Answer: The blind spot is the part of our retina that lacks light-sensitive receptor cells.
The back of our eye is called the retina. The retina is packed with photoreceptor cells that respond to incoming light. These cells do not exist in the blind spot.
After light hits a photoreceptor cell, a chemical signal is sent through a pathway of cells. The signal can be processed all along this route by horizontal cells and amacrine cells. Finally, the retinal ganglion cells are responsible for sending the signal into the brain. These axons form a bundle of nerve fibers (optic nerve) and exit the eyeball through the blind spot.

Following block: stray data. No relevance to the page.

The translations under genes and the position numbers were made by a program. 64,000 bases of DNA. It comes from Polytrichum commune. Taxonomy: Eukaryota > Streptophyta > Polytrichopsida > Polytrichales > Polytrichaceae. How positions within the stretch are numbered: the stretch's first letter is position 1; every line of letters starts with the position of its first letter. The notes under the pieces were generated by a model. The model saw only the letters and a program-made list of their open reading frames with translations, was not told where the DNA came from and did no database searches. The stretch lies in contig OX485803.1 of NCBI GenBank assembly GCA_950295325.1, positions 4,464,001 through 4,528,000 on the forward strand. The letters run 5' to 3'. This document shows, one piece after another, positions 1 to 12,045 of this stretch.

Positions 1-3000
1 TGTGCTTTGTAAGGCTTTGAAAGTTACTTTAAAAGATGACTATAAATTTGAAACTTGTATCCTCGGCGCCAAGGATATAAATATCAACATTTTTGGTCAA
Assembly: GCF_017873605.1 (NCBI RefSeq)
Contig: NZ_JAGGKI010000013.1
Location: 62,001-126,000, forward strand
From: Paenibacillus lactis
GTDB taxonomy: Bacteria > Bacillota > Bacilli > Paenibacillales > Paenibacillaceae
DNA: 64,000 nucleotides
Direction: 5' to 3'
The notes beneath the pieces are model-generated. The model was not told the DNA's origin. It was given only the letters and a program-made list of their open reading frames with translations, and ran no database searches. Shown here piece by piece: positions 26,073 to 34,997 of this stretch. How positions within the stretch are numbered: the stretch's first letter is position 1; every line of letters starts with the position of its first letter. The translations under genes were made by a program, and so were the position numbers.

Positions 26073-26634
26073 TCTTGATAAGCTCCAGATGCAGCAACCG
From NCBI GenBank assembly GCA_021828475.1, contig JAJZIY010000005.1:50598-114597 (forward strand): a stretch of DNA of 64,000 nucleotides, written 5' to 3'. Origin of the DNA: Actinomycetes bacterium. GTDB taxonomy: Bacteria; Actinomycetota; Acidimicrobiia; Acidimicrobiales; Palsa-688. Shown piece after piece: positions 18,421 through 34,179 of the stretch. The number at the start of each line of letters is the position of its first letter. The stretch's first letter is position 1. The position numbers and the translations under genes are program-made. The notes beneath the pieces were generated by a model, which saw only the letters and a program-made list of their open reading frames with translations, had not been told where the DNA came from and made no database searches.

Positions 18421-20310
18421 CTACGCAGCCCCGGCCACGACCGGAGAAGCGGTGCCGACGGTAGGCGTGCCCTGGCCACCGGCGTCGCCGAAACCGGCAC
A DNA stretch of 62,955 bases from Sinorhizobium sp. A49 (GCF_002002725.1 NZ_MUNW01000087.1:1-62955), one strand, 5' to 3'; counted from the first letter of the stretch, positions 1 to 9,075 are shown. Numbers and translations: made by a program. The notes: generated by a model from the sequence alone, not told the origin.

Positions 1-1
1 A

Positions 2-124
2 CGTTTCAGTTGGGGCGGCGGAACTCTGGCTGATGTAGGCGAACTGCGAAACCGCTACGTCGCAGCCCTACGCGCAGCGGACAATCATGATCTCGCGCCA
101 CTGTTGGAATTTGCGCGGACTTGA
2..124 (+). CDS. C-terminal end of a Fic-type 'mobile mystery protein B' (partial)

The blind spot itself is about 15 degrees temporally (to the right of center for the right eyeball, and to the left of center for the left eyeball.) Images in the blind spot may seem to disappear. Alternatively, the brain may complete an empty space automatically by filling it in the brain to complete the image.